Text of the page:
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Dr. Who In New Role As Sherlock Holmes

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1984-04-21 Philadelphia Inquirer.jpg


This 1981 BBC drama would have been a natural for PBS's "Mystery!" series. Like "Mystery!," it has animated opening credits, and it would have benefited from a droll, informed introduction by "Mystery!" host Vincent Price.

Instead, this reverent version of Sir Arthur Conan Doyle's most famous mystery novel is making its United States premiere on cable television. The Arts & Entertainment Network is presenting "The Hound of the Baskervilles" in two installments as part of its "Victorian Days" anthology. Part 1 will be shown Wednesday at 8 p.m., and the drama will conclude the following Wednesday at the same time.

By sheer coincidence, the original, 1939 film version of Hound of the Baskervilles, starring Basil Rathbone as Holmes and Nigel Bruce as the ever present Dr. Watson, has been presented this month by the premium cable-TV network Showtime, allowing a fresh basis for comparison.

Of the two, the 1981 adaptation is more faithful to Conan Doyle's original prose. Alexander Baron, who wrote the teleplay, telescoped the dialogue and action carefully and artfully. Sentences may be shortened, the occasional "by Jove" deleted, but the speech in this televised "Hound of the Baskervilles" is vintage, nearly verbatim Conan Doyle.

In the opening scene, for example, Holmes examines the carelessly (but conveniently) forgotten walking stick of an otherwise mysterious visitor to 221-B Baker Street. In dialogue taken directly from the novel, Holmes identifies the occupation, age and demeanor of the owner of the walking stick merely by studying it, then turns his attention to the canine teeth marks at the center of the stick.

The dog, Holmes tells the incredulous Watson, is the owner's pet, a faithful animal "in the habit of carrying this stick behind his master." Holmes puts down the stick, looks out the window and announces with understated finality:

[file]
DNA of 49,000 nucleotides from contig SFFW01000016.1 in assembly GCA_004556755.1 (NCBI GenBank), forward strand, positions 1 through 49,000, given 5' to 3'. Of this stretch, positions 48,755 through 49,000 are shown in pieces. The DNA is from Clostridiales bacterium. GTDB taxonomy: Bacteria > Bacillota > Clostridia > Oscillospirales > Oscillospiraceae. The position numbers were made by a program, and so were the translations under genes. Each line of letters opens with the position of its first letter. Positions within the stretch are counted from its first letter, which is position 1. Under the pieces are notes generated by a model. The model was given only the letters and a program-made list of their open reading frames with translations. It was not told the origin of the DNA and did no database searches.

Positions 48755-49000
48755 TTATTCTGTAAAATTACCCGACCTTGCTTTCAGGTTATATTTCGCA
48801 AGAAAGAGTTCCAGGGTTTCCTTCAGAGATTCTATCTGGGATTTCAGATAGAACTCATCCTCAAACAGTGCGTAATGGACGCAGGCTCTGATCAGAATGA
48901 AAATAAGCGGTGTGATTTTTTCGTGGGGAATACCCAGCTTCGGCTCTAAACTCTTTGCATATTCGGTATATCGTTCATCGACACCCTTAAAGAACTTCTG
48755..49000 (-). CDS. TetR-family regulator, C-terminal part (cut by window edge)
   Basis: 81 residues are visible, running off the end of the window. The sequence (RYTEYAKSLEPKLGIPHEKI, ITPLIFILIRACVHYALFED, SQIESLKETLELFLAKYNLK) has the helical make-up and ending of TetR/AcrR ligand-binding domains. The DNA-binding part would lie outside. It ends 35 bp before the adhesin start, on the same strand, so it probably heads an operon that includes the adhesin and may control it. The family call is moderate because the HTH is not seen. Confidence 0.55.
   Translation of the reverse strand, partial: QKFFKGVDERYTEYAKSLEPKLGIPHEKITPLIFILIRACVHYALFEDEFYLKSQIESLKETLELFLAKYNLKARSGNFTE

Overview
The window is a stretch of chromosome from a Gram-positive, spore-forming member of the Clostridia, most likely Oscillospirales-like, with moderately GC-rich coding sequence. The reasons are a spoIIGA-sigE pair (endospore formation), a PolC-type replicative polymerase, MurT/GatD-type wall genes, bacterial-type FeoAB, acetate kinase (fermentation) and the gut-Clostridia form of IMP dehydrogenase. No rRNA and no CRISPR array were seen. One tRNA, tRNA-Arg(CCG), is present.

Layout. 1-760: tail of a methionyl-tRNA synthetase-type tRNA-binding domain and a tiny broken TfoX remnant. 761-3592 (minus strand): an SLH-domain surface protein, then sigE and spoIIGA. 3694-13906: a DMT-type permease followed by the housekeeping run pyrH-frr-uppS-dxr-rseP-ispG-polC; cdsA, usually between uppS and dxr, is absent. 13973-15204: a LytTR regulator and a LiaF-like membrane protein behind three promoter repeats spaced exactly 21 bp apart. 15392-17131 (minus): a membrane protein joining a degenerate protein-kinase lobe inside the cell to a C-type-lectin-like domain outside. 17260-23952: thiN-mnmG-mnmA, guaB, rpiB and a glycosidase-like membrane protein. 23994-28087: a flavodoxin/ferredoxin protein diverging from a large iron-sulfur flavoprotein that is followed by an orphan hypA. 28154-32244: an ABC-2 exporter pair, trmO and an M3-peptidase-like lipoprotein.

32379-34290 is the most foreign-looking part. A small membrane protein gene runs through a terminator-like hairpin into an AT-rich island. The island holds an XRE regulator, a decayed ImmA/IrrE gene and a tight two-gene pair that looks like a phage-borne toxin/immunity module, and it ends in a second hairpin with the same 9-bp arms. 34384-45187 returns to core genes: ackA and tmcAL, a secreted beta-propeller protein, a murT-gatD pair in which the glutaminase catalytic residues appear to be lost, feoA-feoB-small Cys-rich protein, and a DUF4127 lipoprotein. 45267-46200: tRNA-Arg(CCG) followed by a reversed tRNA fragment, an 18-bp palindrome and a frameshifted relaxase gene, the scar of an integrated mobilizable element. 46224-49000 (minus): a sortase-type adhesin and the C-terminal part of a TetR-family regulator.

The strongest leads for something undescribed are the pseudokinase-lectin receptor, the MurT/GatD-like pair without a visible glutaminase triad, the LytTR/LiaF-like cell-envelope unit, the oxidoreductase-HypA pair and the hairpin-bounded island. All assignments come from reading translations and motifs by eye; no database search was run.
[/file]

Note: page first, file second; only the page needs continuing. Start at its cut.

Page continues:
"The dog's jaw, as shown in the space between these marks, is too broad, in my opinion, for a terrier, and not broad enough for a mastiff. It may have been - yes, it is - a curly-haired spaniel."

This is too much, even for the adoring Dr. Watson. "My dear fellow," he demands of Holmes, "how can you possibly be so sure of that?"

"For the very simple reason," replies Holmes, still gazing out the window, "that I see the dog himself on our very doorstep... ."

Such exchanges are delightful, and Baron captures the parrying, playful flavor of all of them. He also, mercifully, distills the essence of Watson's long letters to Holmes without grinding the story to a halt.

Notably, Baron's two major revisions come at the program's beginning (where he adds a prologue showing the victim's death) and at its climax, when the villain's fate is witnessed rather than surmised. The changes work well and seem entirely appropriate.

Baker, though, takes a little getting used to. His vibrant "Doctor Who" persona is directly at odds with his older, stiffer Holmes characterization, and he's not entirely convincing. Terence Rigby, as Watson, is much better. He brings to his role a sense of pride and dignity, whereas most actors portray Watson as a detective version of Ed McMahon: jolly, harmless and ineffectual.

Carl Davis, who composed the jaunty music for the PBS mini-series "Flickers," adds a similarly effective soundtrack for this production, and director Peter Duguid doesn't rush the pace. Two widespread cults - fans of "Doctor Who" and of Dr. Watson - should come away equally pleased

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  • APA 6th ed.: Bianculli, David (1984-04-21). Dr. Who In New Role As Sherlock Holmes. The Philadelphia Inquirer p. 6-C.
  • MLA 7th ed.: Bianculli, David. "Dr. Who In New Role As Sherlock Holmes." The Philadelphia Inquirer [add city] 1984-04-21, 6-C. Print.
  • Chicago 15th ed.: Bianculli, David. "Dr. Who In New Role As Sherlock Holmes." The Philadelphia Inquirer, edition, sec., 1984-04-21
  • Turabian: Bianculli, David. "Dr. Who In New Role As Sherlock Holmes." The Philadelphia Inquirer, 1984-04-21, section, 6-C edition.
  • Wikipedia (this article): <ref>{{cite news| title=Dr. Who In New Role As Sherlock Holmes | url= | work=The Philadelphia Inquirer | pages=6-C | date=1984-04-21 | via=Doctor Who Cuttings Archive | accessdate=8 December 2023 }}</ref>
  • Wikipedia (this page): <ref>{{cite web | title=Dr. Who In New Role As Sherlock Holmes | url= | work=Doctor Who Cuttings Archive | accessdate=8 December 2023}}</ref>